The care of premature newborns constitutes
a huge percentage of the
role of a neonatologist.
We’re going to go through, in this lecture,
the major issues that show up
as a result of prematurity.
Remember, a premature infant is any
infant born under 37 weeks of age.
This is about 10% of U.S. infants
and we break them down
For instance, a child who is
born between 34 and 37 weeks,
we might define as late preterm
because these infants often
don’t have any problems.
In infants who are less than 32 weeks,
we won’t just call them preterm,
we will call them very preterm.
And in infants who are born less than 28
weeks, we might say extremely premature.
So what are the major problems
that happened to these infants?
Well, prematurity affects
multiple different organ
and I’m going to go through them
and we’re going to describe some
of the main problems that happen.
In the pulmonary system, patients may
develop respiratory distress syndrome.
They also might just have apnea
where they stop breathing
because the brain is not pretty
mature to regular their breathing.
They may also long-term
develop chronic lung disease,
perhaps as a result of some
of the therapy we provided
for their respiratory
Premature infants are more
likely to have heart disease,
for example, a patent
Premature infants are more
likely to have renal disease,
especially they can have acid-base
disturbances or electrolyte disturbances.
Or they may progress to renal failure.
Eye problems are a classic
problem in a premature infant
who has been exposed
to too much oxygen,
specifically they may get
retinopathy of prematurity.
The GI tract can be a real problem
in extremely premature infants.
They are at increased risk for
and they may develop
And lastly, the brain can
certainly be affected.
Associated with premature
birth is an increased risk
for hemorrhage inside the brain
in the peripartum period.
Patients may also get a mild sort of
damage called periventricular leukomalacia
or they may just develop seizures.
So, all of these are potential
problems in a premature infant.
Let’s start with respiratory
This is probably the single entity
that takes up the most time
on any one patient in the
neonatal intensive care unit.
So RDS or respiratory distress syndrome
is caused by a low level of surfactant
in the lung in a premature
baby or at the time of birth.
This affects 90% of premature babies.
Its severity is related to
how premature the infant is.
So, younger infants who are born earlier
are going to have more severe disease.
Let’s have a timeout and
talk about surfactant.
Surfactant is produced by
the type 2 pneumocyte.
It’s like a lubrication
for the lung.
And what this allows for is efficient
inflation in atelectatic lung.
Let’s say you’re
blowing up a balloon.
You can remember doing this.
When you started blowing
up the balloon,
it was very hard to blow up the
balloon getting it started.
As a child, you remember blowing
really hard to get it started
and then once that it had
gotten better, like this child,
it could just keep expanding.
What’s going on is LaPlace’s law.
This is a basic law of physics.
The tension on that balloon
is higher when it is smaller.
So now imagine you are an infant
and your lungs are really millions
and millions of very small balloons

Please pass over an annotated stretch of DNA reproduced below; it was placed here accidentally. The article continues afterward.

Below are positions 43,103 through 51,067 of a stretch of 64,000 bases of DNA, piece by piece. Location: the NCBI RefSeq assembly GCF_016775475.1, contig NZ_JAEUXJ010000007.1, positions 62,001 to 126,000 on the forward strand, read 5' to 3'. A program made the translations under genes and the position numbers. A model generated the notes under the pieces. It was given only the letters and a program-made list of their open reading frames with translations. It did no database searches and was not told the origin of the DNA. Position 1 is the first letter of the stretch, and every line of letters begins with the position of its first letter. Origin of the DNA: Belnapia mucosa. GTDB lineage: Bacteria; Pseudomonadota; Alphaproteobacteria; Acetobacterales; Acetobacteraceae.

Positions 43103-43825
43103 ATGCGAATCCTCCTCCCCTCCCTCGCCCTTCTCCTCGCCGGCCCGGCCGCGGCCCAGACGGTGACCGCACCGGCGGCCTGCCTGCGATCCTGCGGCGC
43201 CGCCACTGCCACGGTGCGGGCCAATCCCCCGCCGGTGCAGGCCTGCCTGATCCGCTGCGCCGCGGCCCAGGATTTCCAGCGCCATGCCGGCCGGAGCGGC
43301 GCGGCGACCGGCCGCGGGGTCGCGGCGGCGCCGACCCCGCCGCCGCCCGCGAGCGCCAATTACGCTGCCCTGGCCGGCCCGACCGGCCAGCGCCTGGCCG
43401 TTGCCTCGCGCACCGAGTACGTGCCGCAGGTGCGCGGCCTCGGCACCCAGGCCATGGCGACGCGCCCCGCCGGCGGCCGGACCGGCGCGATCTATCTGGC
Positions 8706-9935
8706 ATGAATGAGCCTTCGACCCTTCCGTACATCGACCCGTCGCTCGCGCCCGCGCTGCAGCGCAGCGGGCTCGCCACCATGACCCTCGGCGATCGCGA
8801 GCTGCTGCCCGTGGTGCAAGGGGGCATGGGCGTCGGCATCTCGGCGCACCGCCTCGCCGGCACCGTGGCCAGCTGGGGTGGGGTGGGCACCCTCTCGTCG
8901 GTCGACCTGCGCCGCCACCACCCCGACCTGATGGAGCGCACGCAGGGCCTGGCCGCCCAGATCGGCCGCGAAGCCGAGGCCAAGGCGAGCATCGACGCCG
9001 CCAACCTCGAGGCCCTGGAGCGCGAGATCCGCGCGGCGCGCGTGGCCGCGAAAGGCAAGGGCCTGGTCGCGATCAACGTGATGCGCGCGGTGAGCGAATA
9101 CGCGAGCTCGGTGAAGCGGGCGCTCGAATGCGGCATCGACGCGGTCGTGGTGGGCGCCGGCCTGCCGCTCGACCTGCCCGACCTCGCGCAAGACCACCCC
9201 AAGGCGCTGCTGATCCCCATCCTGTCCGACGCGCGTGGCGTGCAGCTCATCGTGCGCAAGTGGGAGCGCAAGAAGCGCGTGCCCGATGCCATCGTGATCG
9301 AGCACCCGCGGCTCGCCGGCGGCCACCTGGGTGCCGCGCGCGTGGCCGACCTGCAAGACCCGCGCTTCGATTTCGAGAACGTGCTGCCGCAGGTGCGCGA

and you’re taking
your first breath.
You’re trying to inhale and
inflate all these tiny balloons.
If we don’t have this lubricant present,
this infant is going to have a
horrible time inflating their lungs.
This is respiratory distress syndrome.
They can’t inflate their lungs
and when they’re breathing,
the lungs might collapse down and
be very hard to inflate again.
That natural lubricant that lets this
happen is the surfactant and it’s missing.
As a result,
we need to diagnose these infants
who are having respiratory distress
early in childhood.
These infants will have a
very classic chest x-ray,
which you can see a picture of here.
We call this a ground-glass appearance.
It’s a diffuse, sort of haziness
throughout all the lung fields.
All those millions of atelectatic alveoli
are in that X-ray clouding things up,
so this is the ground-glass appearance you
will see in respiratory distress syndrome.
We see this on x-ray, we know
it’s a premature infant,
we’re pretty sure we
know what’s going on.
These patients will usually develop respiratory
distress within four hours of birth.
If we know infants are going to be
born early and we have some time,
we could hold off
on that delivery.
We can give the mother steroids.
By giving the mother steroids,
it actually reduces the morbidity and
mortality of the infant after they're born.
This is because the steroid
enhances lung maturation
and improves surfactant expression
in the baby after birth.
We also may give this
infant some surfactant.
So what you can do is you could intubate
and you can spray artificial surfactant
down into the lungs to
help lube things up.
As we’re caring for these infants
and we’re managing their breathing
generally on the ventilator,
we want to reduce the amount
of pressure we’re providing.
That’s because long-term exposure to
pressure is causing damage to those lungs
which can result in a chronic
lung disease of infancy.
But also we don’t want
to give too much oxygen.
This is a tricky balance.
We avoid excessive oxygen because oxygen
causes damage to the eyes in infants
because of free
So these infants can develop a retinopathy
of prematurity that can result in blindness.
We want to avoid extra pressures because
of that concern of chronic lung disease.
So with these two things together,
we have to be very careful about our
management of these children’s ventilators.
Sometimes, we put them on oscillators
where the respiratory
rate is very, very high
and it’s just oscillating
the air in there.
Other times, we will usually
allow for a high CO2 level.
We call it permissive
It’s okay if this child has a little
bit of a respiratory acidosis,
I’d rather that than lung
disease or blindness.